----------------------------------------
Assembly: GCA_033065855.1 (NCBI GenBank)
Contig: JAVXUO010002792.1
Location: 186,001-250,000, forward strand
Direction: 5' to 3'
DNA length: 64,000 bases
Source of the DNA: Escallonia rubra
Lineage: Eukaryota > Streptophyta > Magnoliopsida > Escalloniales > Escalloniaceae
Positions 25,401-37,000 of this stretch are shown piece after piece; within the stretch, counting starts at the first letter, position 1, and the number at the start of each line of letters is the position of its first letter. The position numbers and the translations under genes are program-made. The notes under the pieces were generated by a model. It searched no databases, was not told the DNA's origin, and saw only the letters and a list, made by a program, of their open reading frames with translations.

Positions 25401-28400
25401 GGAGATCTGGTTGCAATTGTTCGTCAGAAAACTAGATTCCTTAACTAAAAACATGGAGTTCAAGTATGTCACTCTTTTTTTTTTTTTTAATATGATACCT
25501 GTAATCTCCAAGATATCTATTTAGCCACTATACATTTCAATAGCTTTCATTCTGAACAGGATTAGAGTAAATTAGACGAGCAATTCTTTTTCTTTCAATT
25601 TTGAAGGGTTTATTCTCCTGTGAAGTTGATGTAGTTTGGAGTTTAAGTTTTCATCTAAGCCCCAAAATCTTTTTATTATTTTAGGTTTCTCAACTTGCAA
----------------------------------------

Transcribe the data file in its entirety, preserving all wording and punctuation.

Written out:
Assembly: GCA_033065855.1 (NCBI GenBank)
Contig: JAVXUO010002792.1
Location: 186,001-250,000, forward strand
Direction: 5' to 3'
DNA length: 64,000 bases
Source of the DNA: Escallonia rubra
Lineage: Eukaryota > Streptophyta > Magnoliopsida > Escalloniales > Escalloniaceae
Positions 25,401-37,000 of this stretch are shown piece after piece; within the stretch, counting starts at the first letter, position 1, and the number at the start of each line of letters is the position of its first letter. The position numbers and the translations under genes are program-made. The notes under the pieces were generated by a model. It searched no databases, was not told the DNA's origin, and saw only the letters and a list, made by a program, of their open reading frames with translations.

Positions 25401-28400
25401 GGAGATCTGGTTGCAATTGTTCGTCAGAAAACTAGATTCCTTAACTAAAAACATGGAGTTCAAGTATGTCACTCTTTTTTTTTTTTTTAATATGATACCT
25501 GTAATCTCCAAGATATCTATTTAGCCACTATACATTTCAATAGCTTTCATTCTGAACAGGATTAGAGTAAATTAGACGAGCAATTCTTTTTCTTTCAATT
25601 TTGAAGGGTTTATTCTCCTGTGAAGTTGATGTAGTTTGGAGTTTAAGTTTTCATCTAAGCCCCAAAATCTTTTTATTATTTTAGGTTTCTCAACTTGCAA